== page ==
Left Ventricular Dysfunction and Exercise Capacity Trajectory: Implications for Subclinical Heart Failure Staging Criteria

Julian W. Sacre, Chiew Wong, Yih Kai Chan, Melinda J. Carrington, Simon Stewart, Bronwyn A. Kingwell

Research output: Contribution to journalArticle

3 Citations (Scopus)

Abstract

Objectives: This study aimed to determine the association of stage B heart failure (SBHF) and its constituent left ventricular (LV) abnormalities with trajectory of exercise capacity over time, and assess whether this association is modified by reversion of these LV abnormalities to normal. Background: The LV abnormalities of SBHF may coincide with a reduction in exercise capacity that precedes the overt exercise intolerance of clinical heart failure (HF). Determining the predictive capacity of established and novel SBHF criteria for exercise capacity decline may improve HF risk stratification. Methods: LV structure/function (echocardiography) and exercise capacity (6-min walk distance [6MWD]) were assessed at baseline and 3-year follow-up in 268 patients from the NIL-CHF (Nurse-led Intervention for Less Chronic Heart Failure) study (all stage A [SAHF] or SBHF). Changes (Δ) in 6MWD were compared between SAHF and SBHF and across each of 4 constituent components of SBHF: LV hypertrophy, regional wall motion abnormality(ies) (RWMA), left ventricular systolic dysfunction (LVSD) (ejection fraction <45%) and elevated early diastolic filling/annular velocity ratio (E/e’ ≥15). Results: Δ6MWD was similar in those with SAHF (n = 141) and SBHF (n = 127; −5 m [95% confidence interval (CI): −21 to +11 m]; covariate-adjusted). However, within the setting of SBHF there was substantive heterogeneity; that is, reductions in 6MWD were observed with persistent elevated E/e’ (−34 m [95% CI: −62 to −6 m]) and persistent LVSD (−41 m [95% CI: −74 to −8 m]), but not with LV hypertrophy (+17 m [95% CI: −15 to +49 m) or RWMA (+5 m [−27 to +36 m]), nor in patients whose elevated E/e’ or LVSD reverted to normal by 3 years (p > 0.10). Conclusions: Elevated E/e’ is associated with a similar degree of exercise capacity decline to LVSD, supporting that both LV functional criteria be considered in distinguishing SBHF from SAHF. That reversion of either manifestation of LV dysfunction was associated with preserved exercise capacity advocates targeting of these factors by HF preventive interventions.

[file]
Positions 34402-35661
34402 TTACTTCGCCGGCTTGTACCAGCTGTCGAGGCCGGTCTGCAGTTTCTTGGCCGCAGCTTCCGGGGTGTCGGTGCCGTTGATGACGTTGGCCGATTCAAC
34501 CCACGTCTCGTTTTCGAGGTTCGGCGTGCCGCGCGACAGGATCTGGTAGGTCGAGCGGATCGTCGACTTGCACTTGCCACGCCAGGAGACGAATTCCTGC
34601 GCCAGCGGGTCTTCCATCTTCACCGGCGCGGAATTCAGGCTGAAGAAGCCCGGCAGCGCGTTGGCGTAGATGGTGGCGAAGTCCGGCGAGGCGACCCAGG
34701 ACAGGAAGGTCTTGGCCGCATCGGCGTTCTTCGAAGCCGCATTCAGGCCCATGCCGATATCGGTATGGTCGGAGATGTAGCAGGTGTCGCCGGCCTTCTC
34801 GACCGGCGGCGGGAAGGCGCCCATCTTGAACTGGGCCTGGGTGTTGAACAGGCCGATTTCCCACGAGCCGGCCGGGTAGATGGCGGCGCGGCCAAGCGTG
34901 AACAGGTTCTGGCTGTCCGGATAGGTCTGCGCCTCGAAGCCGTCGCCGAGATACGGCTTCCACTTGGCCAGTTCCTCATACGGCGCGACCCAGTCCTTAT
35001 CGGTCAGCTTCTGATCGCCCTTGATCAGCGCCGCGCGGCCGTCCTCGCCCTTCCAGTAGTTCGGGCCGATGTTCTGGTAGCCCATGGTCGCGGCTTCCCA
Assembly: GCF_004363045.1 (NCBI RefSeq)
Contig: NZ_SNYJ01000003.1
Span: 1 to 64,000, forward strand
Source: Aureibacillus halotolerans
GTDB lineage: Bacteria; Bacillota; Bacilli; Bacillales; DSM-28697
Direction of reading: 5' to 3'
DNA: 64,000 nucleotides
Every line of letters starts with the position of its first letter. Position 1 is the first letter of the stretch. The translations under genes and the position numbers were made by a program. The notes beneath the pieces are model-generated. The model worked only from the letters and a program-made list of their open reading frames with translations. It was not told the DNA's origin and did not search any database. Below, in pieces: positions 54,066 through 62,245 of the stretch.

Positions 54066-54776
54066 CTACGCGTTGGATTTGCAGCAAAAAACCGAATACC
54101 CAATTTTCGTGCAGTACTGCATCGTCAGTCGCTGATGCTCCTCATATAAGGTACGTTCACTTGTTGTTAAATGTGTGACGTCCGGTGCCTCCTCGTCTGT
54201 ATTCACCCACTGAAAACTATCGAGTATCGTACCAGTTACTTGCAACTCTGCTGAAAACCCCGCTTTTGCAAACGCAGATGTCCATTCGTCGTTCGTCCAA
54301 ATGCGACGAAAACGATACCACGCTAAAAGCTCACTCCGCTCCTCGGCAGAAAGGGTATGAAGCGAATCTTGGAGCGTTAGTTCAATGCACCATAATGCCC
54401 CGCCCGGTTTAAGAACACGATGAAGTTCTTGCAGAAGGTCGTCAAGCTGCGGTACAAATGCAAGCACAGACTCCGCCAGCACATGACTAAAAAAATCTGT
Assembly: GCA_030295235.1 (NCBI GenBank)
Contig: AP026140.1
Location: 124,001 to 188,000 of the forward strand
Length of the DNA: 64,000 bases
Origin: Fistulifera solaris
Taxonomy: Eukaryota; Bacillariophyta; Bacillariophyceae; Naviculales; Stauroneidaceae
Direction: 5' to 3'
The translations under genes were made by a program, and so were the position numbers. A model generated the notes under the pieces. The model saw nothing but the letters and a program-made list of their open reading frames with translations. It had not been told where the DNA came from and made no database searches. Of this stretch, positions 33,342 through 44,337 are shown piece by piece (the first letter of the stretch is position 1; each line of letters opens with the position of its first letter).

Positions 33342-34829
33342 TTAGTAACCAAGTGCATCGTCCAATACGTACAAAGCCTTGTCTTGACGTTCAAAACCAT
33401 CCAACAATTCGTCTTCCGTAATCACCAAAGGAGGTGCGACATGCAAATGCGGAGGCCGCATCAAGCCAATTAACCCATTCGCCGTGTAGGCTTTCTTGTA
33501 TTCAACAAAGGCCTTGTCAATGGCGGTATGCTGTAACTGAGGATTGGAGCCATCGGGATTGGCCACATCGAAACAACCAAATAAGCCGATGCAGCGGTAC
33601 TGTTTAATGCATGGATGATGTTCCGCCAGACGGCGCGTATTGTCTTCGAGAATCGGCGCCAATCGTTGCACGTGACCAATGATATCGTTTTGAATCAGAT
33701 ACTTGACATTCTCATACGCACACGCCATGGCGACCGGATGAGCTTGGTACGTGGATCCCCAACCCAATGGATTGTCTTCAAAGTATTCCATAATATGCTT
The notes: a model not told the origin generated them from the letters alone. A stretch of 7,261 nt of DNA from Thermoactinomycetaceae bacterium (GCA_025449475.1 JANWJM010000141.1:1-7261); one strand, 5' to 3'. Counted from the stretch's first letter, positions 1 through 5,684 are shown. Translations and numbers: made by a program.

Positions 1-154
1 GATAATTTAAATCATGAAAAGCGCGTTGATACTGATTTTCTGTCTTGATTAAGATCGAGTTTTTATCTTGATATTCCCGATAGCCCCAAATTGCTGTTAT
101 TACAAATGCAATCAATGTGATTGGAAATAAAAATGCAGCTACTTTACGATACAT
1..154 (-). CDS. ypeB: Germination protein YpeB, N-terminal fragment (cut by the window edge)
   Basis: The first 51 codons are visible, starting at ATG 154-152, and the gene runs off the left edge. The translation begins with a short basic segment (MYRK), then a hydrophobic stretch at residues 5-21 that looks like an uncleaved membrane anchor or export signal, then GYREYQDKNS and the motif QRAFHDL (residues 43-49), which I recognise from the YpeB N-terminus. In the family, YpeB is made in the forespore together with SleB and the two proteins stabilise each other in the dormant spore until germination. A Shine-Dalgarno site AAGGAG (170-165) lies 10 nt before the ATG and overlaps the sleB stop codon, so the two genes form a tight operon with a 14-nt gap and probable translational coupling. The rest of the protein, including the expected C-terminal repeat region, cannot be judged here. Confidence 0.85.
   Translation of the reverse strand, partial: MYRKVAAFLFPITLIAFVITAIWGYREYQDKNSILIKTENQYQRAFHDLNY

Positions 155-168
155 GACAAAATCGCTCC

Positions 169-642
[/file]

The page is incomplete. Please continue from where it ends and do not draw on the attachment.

Original languageEnglish
Pages (from-to)798-806
Number of pages9
JournalJACC: Cardiovascular Imaging
Volume12
Issue number5
DOIs
Publication statusPublished - 1 May 2019
Externally publishedYes

    Fingerprint

Keywords

  • echocardiography
  • exercise test
  • physical fitness
  • risk factors
  • ventricular dysfunction

Cite this